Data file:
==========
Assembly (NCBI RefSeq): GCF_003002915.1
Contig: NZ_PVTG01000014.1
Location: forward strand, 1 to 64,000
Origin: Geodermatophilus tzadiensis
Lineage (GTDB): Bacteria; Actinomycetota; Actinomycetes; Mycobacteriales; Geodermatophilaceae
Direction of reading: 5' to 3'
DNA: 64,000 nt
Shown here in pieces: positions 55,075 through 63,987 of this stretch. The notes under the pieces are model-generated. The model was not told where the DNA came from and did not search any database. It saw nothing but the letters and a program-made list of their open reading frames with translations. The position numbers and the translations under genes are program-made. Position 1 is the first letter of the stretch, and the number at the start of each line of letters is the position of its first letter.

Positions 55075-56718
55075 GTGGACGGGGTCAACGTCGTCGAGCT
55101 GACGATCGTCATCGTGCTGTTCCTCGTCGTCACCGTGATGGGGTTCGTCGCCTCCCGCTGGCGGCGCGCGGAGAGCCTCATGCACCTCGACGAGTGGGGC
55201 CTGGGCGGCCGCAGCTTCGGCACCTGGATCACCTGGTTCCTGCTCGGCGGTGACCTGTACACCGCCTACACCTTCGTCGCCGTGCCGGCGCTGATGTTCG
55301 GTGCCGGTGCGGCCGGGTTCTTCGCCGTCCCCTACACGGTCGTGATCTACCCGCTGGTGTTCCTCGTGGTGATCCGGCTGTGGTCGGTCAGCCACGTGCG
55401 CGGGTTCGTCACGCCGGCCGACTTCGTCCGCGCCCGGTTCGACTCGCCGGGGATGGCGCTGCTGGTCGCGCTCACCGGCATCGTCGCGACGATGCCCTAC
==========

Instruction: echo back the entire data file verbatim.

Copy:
Assembly (NCBI RefSeq): GCF_003002915.1
Contig: NZ_PVTG01000014.1
Location: forward strand, 1 to 64,000
Origin: Geodermatophilus tzadiensis
Lineage (GTDB): Bacteria; Actinomycetota; Actinomycetes; Mycobacteriales; Geodermatophilaceae
Direction of reading: 5' to 3'
DNA: 64,000 nt
Shown here in pieces: positions 55,075 through 63,987 of this stretch. The notes under the pieces are model-generated. The model was not told where the DNA came from and did not search any database. It saw nothing but the letters and a program-made list of their open reading frames with translations. The position numbers and the translations under genes are program-made. Position 1 is the first letter of the stretch, and the number at the start of each line of letters is the position of its first letter.

Positions 55075-56718
55075 GTGGACGGGGTCAACGTCGTCGAGCT
55101 GACGATCGTCATCGTGCTGTTCCTCGTCGTCACCGTGATGGGGTTCGTCGCCTCCCGCTGGCGGCGCGCGGAGAGCCTCATGCACCTCGACGAGTGGGGC
55201 CTGGGCGGCCGCAGCTTCGGCACCTGGATCACCTGGTTCCTGCTCGGCGGTGACCTGTACACCGCCTACACCTTCGTCGCCGTGCCGGCGCTGATGTTCG
55301 GTGCCGGTGCGGCCGGGTTCTTCGCCGTCCCCTACACGGTCGTGATCTACCCGCTGGTGTTCCTCGTGGTGATCCGGCTGTGGTCGGTCAGCCACGTGCG
55401 CGGGTTCGTCACGCCGGCCGACTTCGTCCGCGCCCGGTTCGACTCGCCGGGGATGGCGCTGCTGGTCGCGCTCACCGGCATCGTCGCGACGATGCCCTAC